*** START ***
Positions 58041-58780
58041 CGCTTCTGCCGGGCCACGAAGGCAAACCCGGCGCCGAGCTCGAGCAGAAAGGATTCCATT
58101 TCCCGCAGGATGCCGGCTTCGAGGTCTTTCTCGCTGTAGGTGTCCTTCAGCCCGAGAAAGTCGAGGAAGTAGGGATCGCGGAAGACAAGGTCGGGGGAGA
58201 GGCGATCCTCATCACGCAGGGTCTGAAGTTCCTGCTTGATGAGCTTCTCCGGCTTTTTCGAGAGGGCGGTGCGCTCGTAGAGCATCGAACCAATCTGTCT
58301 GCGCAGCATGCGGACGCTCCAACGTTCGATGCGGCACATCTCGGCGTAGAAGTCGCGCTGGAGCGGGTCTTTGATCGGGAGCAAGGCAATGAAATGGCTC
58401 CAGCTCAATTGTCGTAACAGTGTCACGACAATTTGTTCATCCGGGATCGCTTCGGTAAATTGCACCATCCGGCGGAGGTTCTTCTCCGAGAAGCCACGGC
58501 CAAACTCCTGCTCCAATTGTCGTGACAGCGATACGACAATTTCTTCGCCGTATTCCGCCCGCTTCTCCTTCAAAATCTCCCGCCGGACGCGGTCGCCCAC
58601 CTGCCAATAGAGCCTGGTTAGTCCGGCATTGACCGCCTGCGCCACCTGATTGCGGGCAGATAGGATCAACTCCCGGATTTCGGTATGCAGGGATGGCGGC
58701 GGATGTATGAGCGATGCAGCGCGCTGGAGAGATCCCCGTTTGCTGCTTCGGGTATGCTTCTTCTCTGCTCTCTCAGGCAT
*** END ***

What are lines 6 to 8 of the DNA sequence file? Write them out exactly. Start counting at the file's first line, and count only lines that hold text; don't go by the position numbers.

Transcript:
58401 CAGCTCAATTGTCGTAACAGTGTCACGACAATTTGTTCATCCGGGATCGCTTCGGTAAATTGCACCATCCGGCGGAGGTTCTTCTCCGAGAAGCCACGGC
58501 CAAACTCCTGCTCCAATTGTCGTGACAGCGATACGACAATTTCTTCGCCGTATTCCGCCCGCTTCTCCTTCAAAATCTCCCGCCGGACGCGGTCGCCCAC
58601 CTGCCAATAGAGCCTGGTTAGTCCGGCATTGACCGCCTGCGCCACCTGATTGCGGGCAGATAGGATCAACTCCCGGATTTCGGTATGCAGGGATGGCGGC